ANALYSIS: Rape on college campuses
Though perpetually an issue at colleges and universities, the blight of rape was highlighted Jan. 27 by the conviction of two former Vanderbilt University football players for sexually assaulting an unconscious female student in 2013. Ultimate blame for this crime lies with the men who committed it, illustrating the truth of Jeremiah 17:9 that "the heart is more deceitful than anything else, and incurable -- who can understand it?" These men, having been found guilty by jury trial, deserve to be punished in accordance with the law.
But there is more that must be said. During the trial, one defendant's attorney argued that the "university's culture of hard drinking and easy hookups" contributed to his client's behavior, The New York Times reported. Though the claim "infuriated" many Vanderbilt students who defend their school's "party culture," according to the Times, and though the claim does not excuse his client's behavior, sociological data and Scripture suggest that the attorney may be on to something.
Consider the sociological data first. In December 2014, the U.S. Department of Justice released a report stating that the rate of sexual assault among college-age females is three times higher than among non-college-age women. The National Institute on Alcohol Abuse and Alcoholism found that four out of five college students drink alcohol, and half of those binge drink. Combine with that statistics reported by Ohio State University researcher Morgan Van Epp that 70 percent of college males and 60 percent of college females report becoming sexually active before age 17.
Sexual promiscuity seems to be embraced officially at some college campuses with "Sex Week" occurring at Harvard, Yale, Brown, Northeastern, the University of Kentucky, Indiana University and Washington University among others, the Times reported. Typically sex weeks feature instruction on sexual health and pleasure, according to the Times, without emphasizing abstinence until marriage.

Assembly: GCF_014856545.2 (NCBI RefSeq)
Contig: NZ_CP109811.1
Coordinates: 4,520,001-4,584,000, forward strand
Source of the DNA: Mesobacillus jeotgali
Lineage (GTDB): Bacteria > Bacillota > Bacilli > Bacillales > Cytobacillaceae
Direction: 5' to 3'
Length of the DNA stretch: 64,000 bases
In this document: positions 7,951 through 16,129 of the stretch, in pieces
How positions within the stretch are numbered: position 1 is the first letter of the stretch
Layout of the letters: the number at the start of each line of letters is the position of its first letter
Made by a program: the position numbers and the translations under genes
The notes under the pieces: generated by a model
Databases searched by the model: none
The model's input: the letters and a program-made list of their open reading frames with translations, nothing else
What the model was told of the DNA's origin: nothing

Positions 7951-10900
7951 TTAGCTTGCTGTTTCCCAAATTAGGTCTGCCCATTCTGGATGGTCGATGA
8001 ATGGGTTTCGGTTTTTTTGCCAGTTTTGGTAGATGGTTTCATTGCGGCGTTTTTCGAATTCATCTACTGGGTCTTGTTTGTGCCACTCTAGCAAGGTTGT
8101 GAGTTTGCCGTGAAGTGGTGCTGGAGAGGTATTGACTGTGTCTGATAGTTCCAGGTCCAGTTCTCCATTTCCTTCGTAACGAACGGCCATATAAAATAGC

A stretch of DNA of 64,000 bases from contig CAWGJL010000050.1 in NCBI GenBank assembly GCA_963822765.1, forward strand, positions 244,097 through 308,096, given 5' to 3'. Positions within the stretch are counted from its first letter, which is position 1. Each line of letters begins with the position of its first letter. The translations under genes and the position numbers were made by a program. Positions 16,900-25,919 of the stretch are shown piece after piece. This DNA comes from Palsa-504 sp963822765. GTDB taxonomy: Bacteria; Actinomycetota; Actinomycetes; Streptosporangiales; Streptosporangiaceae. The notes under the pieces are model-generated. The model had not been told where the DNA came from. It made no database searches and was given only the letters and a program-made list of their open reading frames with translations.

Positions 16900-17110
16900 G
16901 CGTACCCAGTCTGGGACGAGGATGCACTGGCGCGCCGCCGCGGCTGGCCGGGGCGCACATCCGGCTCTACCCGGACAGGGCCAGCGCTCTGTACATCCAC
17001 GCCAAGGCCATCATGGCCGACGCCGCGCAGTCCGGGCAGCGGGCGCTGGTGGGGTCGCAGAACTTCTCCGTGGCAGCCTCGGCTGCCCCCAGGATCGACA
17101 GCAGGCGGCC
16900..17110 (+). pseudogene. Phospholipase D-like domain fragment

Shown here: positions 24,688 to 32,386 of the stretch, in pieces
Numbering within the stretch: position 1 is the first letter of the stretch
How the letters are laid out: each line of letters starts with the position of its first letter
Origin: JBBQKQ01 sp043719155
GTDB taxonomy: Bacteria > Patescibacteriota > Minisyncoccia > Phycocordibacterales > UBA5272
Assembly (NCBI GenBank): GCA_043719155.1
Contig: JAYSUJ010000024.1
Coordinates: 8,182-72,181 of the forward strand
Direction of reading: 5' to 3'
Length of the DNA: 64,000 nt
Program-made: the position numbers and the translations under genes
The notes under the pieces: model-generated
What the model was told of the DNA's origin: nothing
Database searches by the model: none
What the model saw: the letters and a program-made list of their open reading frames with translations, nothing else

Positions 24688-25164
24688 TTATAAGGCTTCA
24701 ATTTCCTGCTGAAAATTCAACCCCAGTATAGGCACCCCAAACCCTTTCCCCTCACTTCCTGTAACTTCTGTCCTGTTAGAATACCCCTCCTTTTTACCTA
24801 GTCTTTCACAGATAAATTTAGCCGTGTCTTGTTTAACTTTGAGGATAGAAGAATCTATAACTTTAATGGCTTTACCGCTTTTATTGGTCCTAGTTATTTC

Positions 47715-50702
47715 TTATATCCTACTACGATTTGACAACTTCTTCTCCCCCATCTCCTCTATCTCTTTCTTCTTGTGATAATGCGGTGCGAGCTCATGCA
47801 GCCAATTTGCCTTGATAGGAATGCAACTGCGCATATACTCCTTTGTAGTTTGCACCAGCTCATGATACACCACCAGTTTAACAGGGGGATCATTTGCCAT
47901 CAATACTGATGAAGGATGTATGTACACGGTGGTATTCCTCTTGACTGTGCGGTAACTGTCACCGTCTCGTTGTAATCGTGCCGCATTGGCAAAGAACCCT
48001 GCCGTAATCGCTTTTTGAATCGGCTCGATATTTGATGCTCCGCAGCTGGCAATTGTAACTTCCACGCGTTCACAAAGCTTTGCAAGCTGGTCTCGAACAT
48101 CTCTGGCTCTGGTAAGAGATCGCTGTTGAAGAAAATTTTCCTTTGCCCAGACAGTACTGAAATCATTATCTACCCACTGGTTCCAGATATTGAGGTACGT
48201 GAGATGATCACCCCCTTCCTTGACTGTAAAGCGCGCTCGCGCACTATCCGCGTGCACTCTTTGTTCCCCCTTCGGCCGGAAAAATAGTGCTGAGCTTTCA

Sexual assault seems a predictable outcome of this milieu, with young women as its most frequently abused victims.
The Bible addresses rape as well, with sexual assaults often presented in Scripture as symptomatic of a wicked culture.
-- Sodom's wickedness was epitomized by the attempted gang rape of two angelic messengers (Genesis 19:4-11).
-- In Judges, the rape of a Levite's concubine by the men of Gibeah illustrated the extent to which God's people collectively had departed from Him (Judges 19:22-30). As the author of Judges notes more than once, "In those days there was no king in Israel; everyone did whatever he wanted" (Judges 17:6; 21:25).
-- Following King David's adultery with Bathsheba, the moral decline of his family included Amnon's rape of his sister Tamar (2 Samuel 13:1-22) and Absalom's sexual assault of his father's concubines (2 Samuel 16:22).
-- When the Babylonians conquered Jerusalem, their rape of Jewish women illustrated the extent of pagan culture's brutality (Lamentations 5:11; Zechariah 14:2). This was a stark contrast to God's standards for Israel, where rape could be a capital offense (Deuteronomy 22:23-29).
In these instances, Scripture implicates not only the guilty individuals but also suggests that the sexual assaults described were the fruit and manifestation of a sinful environment.
Of course, wicked acts do not always stem from a sinful environment. For example, Judas betrayed the Son of God. Surely his behavior did not stem from a sinful culture among Jesus and the disciples. And at times, sexual assault occurs at godly churches or Christian schools. It would be wrong to link each instance of sexual assault on campus with a university culture of promiscuity and alcohol.
Yet when as many as 25 percent of women in U.S. higher educational institutions will be victims of rape or attempted rape, according to a National Institute of Justice report, the problem is more than a few deviant assailants. As in Old Testament cases of rape, a culture of immorality surrounding the offenders appears to help fuel their misdeeds.
Any lasting solution to sexual assault on college campuses must address the underlying culture in which drunkenness and illicit sex are viewed as permissible.